The Soviet Union apparently continued developing extremely high-yield thermonuclear warheads long after this practice ended in the U.S. and the UK. The Committee on the President Danger said that the 1960s Russian SS-9 heavy ICBM had an 18-25 megaton warhead. In the 1970s, the Russians developed and deployed a number of very high yield single warhead strategic nuclear missiles. The SS-17 Mod 2 reportedly carried a 5 megaton warhead. The SS-19 Mod 2 also reportedly carried a 5 megaton warhead. According to the Federation of American Scientists, the SS-18 Mod 1 and the SS-18 Mod 3 carried a single warhead with a yield of 18-25 megatons and 24-25 megatons, respectively. The SS-18 Mod 6 reportedly carried a 20 megaton warhead. Colonel (ret.) Houston Hawkins of the Los Alamos National Laboratory reports the SS-18 carries the “8F675 Mod2 20 MT warhead” and also “the (8F021 2) 5 MT warhead.” The warheads for these ICBMs are substantially smaller than the depicted warhead section for Status-6 in the Kremlin briefing slide. Current Russian nuclear weapons technology is obviously far superior to what the Soviet Union had in 1961. Hence, 100 megatons or something close to it appears possible.
One hundred megatons, or even the 5-10 megatons initially reported by Bill Gertz, is vastly in excess of what is required to destroy a port facility and would cause enormous collateral damage. A 100 megaton bomb detonated in a harbor would destroy all or nearly all of a large city. The following describes the effects of the 1961 Soviet 50 megaton detonation: “All buildings in Severny (both wooden and brick), at a distance of 55 km, were completely destroyed. In districts, hundreds of kilometers from ground zero, wooden houses were destroyed, and stone ones lost their roofs, windows and doors; and radio communications were interrupted for almost one hour." This appears to be somewhat exaggerated, but the 55-km number seems credible. Moreover, this weapon was apparently not an intentional fallout generator like Poseidon.
In a nuclear weapon designed for very high yield and to maximize fallout casualties, the fallout potential is roughly proportional to yield. There is simply no way to limit collateral damage from a very high yield weapon detonated in a harbor. The 1954 U.S. Castle Bravo 15 megaton hydrogen bomb test created a band of fallout that was 170 miles long and 35 miles wide with sufficient strength to threaten people's lives exposed to the fallout in a period of 96 hours after the blast. Radiation sickness is hardly a pleasant way to die. Because of Poseidon's nature, it cannot be air burst in a manner that minimizes or eliminates fallout. Deadly and dangerous fallout would travel hundreds of miles downwind.
The Kremlin briefing slide says that Project 09852 (Oscar class) or Project 09851 (the new Khabarovsk design) submarines can carry 4 and 3-6 Status-6, respectively. (Two Poseidon carrier submarines now exist). TASS says that Russia plans to deploy 32 Poseidon (up to eight per submarine) on four submarines.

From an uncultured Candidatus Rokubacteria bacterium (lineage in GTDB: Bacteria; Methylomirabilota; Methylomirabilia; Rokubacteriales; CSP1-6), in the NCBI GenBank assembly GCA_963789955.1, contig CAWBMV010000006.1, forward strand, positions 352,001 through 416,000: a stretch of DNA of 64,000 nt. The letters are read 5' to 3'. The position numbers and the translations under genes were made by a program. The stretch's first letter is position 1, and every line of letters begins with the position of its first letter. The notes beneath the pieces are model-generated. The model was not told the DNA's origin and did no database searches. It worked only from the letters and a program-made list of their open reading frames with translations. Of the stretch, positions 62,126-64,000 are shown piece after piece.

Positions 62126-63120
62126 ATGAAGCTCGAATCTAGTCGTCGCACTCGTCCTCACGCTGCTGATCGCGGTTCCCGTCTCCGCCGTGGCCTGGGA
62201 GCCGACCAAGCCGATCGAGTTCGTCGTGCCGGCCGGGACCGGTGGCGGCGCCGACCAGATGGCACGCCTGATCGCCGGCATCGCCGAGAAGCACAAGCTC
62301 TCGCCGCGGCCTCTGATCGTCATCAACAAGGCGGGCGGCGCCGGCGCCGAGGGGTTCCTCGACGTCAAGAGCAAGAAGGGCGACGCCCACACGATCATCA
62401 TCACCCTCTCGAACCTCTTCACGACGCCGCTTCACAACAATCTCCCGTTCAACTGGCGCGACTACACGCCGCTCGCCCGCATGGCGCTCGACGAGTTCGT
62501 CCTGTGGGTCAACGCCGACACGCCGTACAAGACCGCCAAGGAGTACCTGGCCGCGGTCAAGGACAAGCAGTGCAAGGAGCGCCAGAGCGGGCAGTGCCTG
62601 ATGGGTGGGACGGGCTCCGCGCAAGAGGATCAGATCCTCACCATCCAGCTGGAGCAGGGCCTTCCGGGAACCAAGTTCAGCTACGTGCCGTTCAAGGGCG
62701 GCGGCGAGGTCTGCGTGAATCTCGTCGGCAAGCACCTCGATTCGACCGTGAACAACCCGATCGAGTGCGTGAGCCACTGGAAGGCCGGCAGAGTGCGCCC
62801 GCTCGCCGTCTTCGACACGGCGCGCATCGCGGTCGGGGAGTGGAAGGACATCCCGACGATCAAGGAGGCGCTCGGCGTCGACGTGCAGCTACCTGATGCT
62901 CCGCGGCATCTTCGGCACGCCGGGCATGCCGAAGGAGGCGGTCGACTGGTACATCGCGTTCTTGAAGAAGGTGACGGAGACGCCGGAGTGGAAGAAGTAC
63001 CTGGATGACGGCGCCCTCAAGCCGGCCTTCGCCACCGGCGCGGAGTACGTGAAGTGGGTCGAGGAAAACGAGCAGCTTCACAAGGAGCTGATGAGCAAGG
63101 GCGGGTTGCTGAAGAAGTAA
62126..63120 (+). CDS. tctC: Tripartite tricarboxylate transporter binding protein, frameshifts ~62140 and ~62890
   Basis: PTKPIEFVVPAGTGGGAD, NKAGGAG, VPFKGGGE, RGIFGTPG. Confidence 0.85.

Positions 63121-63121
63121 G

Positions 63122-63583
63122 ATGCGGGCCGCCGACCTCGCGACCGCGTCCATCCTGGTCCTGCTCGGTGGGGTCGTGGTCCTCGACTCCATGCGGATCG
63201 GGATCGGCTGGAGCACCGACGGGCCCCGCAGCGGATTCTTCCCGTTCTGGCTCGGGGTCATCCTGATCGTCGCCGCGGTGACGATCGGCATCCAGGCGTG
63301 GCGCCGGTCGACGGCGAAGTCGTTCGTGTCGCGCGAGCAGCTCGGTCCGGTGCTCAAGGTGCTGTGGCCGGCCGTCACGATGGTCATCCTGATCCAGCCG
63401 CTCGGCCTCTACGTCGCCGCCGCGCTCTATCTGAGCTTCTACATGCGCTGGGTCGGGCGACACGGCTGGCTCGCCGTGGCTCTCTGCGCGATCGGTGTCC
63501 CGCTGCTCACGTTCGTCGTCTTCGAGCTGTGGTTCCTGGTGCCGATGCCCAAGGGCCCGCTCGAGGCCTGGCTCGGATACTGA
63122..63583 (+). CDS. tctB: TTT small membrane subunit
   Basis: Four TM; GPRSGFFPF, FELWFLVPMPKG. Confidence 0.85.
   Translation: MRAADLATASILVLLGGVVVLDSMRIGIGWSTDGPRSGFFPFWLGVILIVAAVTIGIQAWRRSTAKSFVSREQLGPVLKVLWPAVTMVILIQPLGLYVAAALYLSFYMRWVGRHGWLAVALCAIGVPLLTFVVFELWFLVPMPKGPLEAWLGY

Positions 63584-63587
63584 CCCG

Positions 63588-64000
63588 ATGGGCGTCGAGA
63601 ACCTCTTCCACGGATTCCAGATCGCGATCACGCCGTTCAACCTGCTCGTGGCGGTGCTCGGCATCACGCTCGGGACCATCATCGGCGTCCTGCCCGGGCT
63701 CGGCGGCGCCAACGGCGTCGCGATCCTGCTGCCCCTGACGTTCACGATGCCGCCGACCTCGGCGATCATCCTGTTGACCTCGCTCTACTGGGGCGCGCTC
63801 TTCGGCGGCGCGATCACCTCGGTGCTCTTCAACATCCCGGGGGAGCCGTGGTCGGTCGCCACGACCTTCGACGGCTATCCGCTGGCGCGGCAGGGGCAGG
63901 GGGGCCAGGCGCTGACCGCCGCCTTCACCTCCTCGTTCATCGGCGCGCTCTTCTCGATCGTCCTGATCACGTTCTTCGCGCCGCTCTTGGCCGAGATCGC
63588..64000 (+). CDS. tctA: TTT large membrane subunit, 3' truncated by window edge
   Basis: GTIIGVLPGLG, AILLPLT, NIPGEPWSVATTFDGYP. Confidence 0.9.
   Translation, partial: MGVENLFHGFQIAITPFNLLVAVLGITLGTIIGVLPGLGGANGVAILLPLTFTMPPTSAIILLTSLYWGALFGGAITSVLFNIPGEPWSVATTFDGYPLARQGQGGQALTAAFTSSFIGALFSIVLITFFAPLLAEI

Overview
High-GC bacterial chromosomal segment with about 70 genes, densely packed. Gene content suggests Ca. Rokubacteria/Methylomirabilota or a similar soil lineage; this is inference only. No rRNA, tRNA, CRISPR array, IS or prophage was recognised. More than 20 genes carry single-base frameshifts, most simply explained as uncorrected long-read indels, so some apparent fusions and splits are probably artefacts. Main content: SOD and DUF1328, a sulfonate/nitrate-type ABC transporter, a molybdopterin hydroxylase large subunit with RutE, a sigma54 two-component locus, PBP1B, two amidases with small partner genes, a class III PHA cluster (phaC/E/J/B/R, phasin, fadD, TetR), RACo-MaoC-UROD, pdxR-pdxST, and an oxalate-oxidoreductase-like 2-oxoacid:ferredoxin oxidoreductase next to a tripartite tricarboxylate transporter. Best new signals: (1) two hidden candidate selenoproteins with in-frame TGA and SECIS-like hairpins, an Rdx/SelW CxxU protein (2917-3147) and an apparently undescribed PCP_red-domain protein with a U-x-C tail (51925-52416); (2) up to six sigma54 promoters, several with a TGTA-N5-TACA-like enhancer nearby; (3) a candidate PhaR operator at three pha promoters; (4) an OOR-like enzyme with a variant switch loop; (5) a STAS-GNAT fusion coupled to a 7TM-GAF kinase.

Thus, if the yield is 100 megatons, each submarine would unleash up to 800 megatons. To put this in perspective, in Congressional testimony, Dr. John Harvey, Principal Deputy Assistant Secretary of Defense for Nuclear, Chemical, and Biological Defense Program during the Obama administration’s 2010 Nuclear Posture Review, said that the review concluded that the U.S. needed “about 1850 ‘real’ deployed [strategic nuclear] warheads.” According to Ambassador Ron Lehman (former Assistant Secretary of Defense, Chief START Treaty negotiator and Director of the Arms Control and Disarmament Agency), the average yield of U.S. nuclear warheads in 1994 was .216 megaton. Since then, the average yield certainly has not increased since no new weapons have been added to the U.S. nuclear arsenal. A force of 1,850 deployed nuclear warheads with an average of .216 megaton yield would total slightly less than 400 megatons.
If there is a need for any more evidence of the fundamental difference between U.S. and Russian views concerning nuclear weapons, Poseidon certainly provides it. As Admiral (ret.) Richard Meese, former Commander of the U.S. Strategic Command, has written, our military doctrine is designed to “hold at risk our potential adversaries' military forces, war-supporting industry, command and control capabilities, and military and national civilian leadership while minimizing to the maximum extent possible collateral damage to population and civilian infrastructure." As a matter of policy, the U.S. has long avoided the targeting of cities. As early as 1974, U.S. policy was shifting toward “avoiding targets near cities and to minimizing civilian casualties through yield selection.” The Obama administration’s 2013 unclassified “Report on Nuclear Employment Strategy of the United States…” stated, “The new guidance makes clear that all plans must also be consistent with the fundamental principles of the Law of Armed Conflict. Accordingly, plans will, for example, apply the principles of distinction and proportionality and seek to minimize collateral damage to civilian populations and civilian objects.”
Why are the Russian developing such a heinous weapon? Poseidon’s cost must be great. Ordinary Russian submarines and most Russian naval vessels can carry nuclear-armed cruise missiles. In 2005, a Russian Defense Ministry publication stated, “The main strike force of the Navy consists of nuclear-powered submarines, armed with ballistic and cruise missiles with nuclear warheads.” In December 2015, President Putin revealed that new Russian Kalibr long-range ship-launched cruise missile, which is now being widely deployed, can carry “special nuclear warheads.” Deploying more of them would obviously be a lot cheaper than developing and producing Poseidon. Moreover, nuclear cruise missiles are in no way limited by the New START Treaty.